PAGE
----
"Plutocracy and democracy don't mix. Plutocracy too long tolerated leaves democracy on the auction block, subject to the highest bidder. Socrates said to understand a thing, you must first name it. The name for what's happening to our political system is corruption - a deep, systemic corruption."
- Bill Moyers, "Shades of Howard Zinn: It's Okay If It's Impossible".This lecture, delivered late last year at Boston University by journalist Bill Moyers, is worth reading in full if you are interested in how hypercapitalism is corrupting democracy. If you haven't watched the video I posted a few days ago, go and do that first, then read the lecture. Here's another taste:
"I must invoke some statistics here, knowing that statistics can glaze the eyes; but if indeed it's the mark of a truly educated person to be deeply moved by statistics, as I once read, surely this truly educated audience will be moved by the recent analysis of tax data by the economists Thomas Piketty and Emmanuel Saez. They found that from 1950 through 1980, the share of all income in America going to everyone but the rich increased from 64 percent to 65 percent. Because the nation's economy was growing handsomely, the average income for 9 out of 10 Americans was growing, too - from $17,719 to $30,941. That's a 75 percent increase in income in constant 2008 dollars.I am increasingly convinced that ecological problems cannot be separated from economic, political and spiritual ones. Unless we face the reality of the hyper-rich largely running a political system that oversees an economic model designed to extract maximum profits at whatever price in which the majority willingly participate through hope of sharing in a life of more stuff, then no amount of technological fixes will paper over the cracks we are causing in creation.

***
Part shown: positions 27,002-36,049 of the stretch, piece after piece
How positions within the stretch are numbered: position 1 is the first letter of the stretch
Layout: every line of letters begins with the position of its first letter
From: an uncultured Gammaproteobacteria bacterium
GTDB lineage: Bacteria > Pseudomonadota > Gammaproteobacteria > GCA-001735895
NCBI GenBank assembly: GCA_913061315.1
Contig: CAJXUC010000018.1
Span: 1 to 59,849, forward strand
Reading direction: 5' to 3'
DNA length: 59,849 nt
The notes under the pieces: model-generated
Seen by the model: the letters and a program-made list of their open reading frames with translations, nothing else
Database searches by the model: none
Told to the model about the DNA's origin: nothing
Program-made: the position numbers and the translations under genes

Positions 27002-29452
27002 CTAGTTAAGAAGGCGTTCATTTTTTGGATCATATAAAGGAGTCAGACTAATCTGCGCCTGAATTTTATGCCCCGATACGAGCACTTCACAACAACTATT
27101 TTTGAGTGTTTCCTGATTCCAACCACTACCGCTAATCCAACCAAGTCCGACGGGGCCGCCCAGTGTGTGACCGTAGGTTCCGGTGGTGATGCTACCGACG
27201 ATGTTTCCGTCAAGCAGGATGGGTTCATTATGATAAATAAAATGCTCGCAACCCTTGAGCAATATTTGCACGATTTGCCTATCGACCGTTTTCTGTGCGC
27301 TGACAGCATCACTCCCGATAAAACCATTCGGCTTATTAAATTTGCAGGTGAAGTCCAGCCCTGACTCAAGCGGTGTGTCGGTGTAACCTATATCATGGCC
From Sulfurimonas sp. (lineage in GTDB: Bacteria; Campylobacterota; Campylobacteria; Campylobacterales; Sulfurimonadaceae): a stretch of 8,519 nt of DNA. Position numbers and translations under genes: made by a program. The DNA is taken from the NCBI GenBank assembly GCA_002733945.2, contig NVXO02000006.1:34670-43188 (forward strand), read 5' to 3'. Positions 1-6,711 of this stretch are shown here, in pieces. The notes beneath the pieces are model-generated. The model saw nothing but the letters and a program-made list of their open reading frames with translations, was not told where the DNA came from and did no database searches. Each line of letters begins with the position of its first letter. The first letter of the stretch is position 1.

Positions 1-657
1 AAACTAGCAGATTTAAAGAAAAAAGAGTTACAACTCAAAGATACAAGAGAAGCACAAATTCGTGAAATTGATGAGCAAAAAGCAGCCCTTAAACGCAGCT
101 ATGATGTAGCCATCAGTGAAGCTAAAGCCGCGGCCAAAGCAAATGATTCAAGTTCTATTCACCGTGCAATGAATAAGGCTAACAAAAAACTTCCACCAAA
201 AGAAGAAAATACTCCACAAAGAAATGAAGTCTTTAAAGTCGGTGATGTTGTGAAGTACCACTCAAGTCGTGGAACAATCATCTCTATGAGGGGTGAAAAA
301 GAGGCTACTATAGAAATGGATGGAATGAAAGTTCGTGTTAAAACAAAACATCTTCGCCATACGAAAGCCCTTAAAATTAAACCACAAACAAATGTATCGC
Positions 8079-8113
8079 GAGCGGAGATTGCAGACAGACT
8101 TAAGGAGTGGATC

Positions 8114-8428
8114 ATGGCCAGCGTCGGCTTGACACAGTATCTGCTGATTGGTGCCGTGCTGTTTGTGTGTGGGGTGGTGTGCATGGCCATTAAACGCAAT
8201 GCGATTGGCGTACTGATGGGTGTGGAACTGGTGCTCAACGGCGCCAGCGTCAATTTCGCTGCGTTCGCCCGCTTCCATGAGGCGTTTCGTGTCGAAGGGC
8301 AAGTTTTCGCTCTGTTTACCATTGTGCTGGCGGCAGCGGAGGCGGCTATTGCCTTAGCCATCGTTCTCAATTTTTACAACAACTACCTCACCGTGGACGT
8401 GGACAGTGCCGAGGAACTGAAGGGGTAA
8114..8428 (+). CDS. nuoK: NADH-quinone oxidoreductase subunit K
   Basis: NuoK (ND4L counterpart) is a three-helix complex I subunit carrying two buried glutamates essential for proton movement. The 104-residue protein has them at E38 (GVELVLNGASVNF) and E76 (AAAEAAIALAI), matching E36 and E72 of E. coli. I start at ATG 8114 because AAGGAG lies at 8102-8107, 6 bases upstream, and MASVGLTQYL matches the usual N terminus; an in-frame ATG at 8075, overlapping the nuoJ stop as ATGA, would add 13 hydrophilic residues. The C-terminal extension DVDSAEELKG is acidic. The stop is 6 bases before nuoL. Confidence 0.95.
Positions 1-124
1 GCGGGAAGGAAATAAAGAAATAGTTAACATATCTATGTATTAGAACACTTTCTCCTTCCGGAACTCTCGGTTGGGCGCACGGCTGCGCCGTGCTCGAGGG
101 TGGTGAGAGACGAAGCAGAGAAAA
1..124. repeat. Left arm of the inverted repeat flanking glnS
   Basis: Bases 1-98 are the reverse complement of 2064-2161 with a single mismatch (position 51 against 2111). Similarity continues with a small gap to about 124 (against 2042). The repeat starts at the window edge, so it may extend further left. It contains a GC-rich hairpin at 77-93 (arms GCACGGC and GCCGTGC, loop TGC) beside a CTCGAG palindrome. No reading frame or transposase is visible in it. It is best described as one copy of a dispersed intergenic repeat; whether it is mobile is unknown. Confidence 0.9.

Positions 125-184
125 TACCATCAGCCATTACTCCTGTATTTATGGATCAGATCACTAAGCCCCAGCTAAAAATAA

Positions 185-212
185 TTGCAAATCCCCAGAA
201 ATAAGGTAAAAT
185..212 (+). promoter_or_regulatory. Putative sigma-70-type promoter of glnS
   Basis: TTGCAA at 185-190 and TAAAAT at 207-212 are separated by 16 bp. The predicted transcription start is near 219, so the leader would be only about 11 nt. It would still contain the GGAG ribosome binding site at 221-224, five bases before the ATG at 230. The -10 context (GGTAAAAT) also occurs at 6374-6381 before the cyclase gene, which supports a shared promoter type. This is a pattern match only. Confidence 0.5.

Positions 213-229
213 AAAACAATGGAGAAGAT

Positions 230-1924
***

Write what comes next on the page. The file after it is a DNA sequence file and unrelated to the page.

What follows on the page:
"But then it stopped. Since 1980 the economy has also continued to grow handsomely, but only a fraction at the top have benefited. The line flattens for the bottom 90% of Americans. Average income went from that $30,941 in 1980 to $31,244 in 2008. Think about that: the average income of Americans increased just $303 dollars in 28 years. That's wage repression."
And so the corrupting influence of corporate money (both directly through campaign contributions and indirectly through the perceived necessity of bowing down to "the economy") on mainstream western media and (generally) both sides of politics in various countries means that our ecological woes are largely suppressed (unless they can be quantified in reduced profits).
I do apologise for posting repeatedly on the USA. It is not that there are no local expressions of the same phenomena in nations where I live or hold citizenship (nor significant differences), simply that the USA is a picture of the global predicament.
Image by CAC.